NICOSIA – US Sen. Robert Menendez, in a visit to Cyprus' capital, said insistence by the occupying Turkish-Cypriot side for two states and recognition for the isolated area won't fly.
The New Jersey Democrat is Chairman of the Senate Foreign Relations Committee and a strong backer of Cyprus, whose northern third was seized by two unlawful Turkish invasions in 1974.
The new hard line leader of the Turkish-Cypriot side, Ersin Tatar, said he won't even talk about the idea of reunification which has failed so many times over the decades that Cyprus has become known as “the graveyard of diplomats.”
Tatar said he will present that demand in the September opening of the United Nations General Assembly in New York and that he still hopes to be able to talk there with Cypriot President Nicos Anastasiades who said he won't discuss two states.
Tatar is following the lead of Turkish President Recep Tayyip Erdogan, who helped him beat incumbent Mustafa Akcini, a moderate, in October, 2020 elections.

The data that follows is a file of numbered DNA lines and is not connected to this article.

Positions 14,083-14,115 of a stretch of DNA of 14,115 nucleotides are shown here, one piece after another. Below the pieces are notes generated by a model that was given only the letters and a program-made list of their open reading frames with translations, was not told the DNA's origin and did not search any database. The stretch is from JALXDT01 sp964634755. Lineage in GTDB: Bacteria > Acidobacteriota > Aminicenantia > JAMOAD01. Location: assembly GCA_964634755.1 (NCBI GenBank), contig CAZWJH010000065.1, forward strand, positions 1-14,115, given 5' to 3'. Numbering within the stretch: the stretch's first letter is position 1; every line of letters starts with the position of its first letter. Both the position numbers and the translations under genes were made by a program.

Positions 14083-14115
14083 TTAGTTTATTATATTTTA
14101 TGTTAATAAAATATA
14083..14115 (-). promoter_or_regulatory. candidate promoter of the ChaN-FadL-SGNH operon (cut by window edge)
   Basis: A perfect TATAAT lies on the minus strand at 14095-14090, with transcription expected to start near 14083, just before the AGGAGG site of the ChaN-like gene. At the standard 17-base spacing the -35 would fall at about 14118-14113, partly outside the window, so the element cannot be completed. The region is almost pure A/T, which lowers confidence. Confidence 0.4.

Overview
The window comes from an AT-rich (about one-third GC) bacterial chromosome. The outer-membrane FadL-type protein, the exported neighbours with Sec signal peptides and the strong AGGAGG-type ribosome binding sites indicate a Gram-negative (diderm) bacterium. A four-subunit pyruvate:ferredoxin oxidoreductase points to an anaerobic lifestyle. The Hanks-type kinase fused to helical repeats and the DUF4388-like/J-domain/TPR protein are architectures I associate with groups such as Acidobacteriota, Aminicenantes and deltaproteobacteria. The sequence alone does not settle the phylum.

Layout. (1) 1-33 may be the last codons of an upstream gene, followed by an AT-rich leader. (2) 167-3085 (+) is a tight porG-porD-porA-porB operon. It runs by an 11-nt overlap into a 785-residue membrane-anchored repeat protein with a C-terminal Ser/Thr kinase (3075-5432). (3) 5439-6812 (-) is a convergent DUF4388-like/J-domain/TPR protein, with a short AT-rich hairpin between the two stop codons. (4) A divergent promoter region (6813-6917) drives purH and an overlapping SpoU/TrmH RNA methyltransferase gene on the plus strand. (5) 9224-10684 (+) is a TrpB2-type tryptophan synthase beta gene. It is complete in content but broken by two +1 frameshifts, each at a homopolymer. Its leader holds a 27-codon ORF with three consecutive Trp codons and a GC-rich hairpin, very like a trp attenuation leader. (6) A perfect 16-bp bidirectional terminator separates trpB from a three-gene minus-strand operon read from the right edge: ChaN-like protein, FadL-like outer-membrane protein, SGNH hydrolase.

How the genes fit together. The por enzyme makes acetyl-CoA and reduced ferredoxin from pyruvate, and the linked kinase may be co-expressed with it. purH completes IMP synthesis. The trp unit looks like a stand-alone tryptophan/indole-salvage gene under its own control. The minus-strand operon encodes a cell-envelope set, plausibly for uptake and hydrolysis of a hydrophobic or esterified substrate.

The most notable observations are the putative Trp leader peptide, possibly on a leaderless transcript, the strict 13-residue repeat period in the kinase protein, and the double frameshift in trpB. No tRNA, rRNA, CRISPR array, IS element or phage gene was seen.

Mendendez said that Erdogan's “retrograde vision” to seal Cyprus’ ethnic divide by striving for a two-state deal “is wrong” for all Cypriots.
He said that a peace accord for Cyprus based on two separate states “flies in the face” of UN Security Council resolutions as well a decades-old arrangement between Greek and Turkish Cypriot negotiators to reunify Cyprus as a federation.
Speaking after receiving Cyprus’ highest honor – the Grand Collar of the Order of Makarios III – Anastasiades at a ceremony, Menendez said Greek-Cypriots and Turkish-Cypriots could strike a reunification deal if left to negotiate on their own, a tactic that has never worked.
Only Turkey recognizes a self-declared Turkish-Cypriot republic where it keeps a 35,000-strong standing army that will never be removed, which scuttled the last round of reunification talks in July, 2017 at the Swiss resort of Crans-Montana.
eclaration of independence and maintains more than 35,000 troops in the north.
Menendez has been a vocal proponent of negotiations and a strident critic of what Greek-Cypriots say are Turkey’s attempts to steer the talks toward achieving its ambition for regional control by keeping a permanent troop presence on the island and the right to militarily intervene once again.
“My goal is to see the last Turkish soldier leave the island,” Menendez also said.
(Material from the Associated Press was used in this report)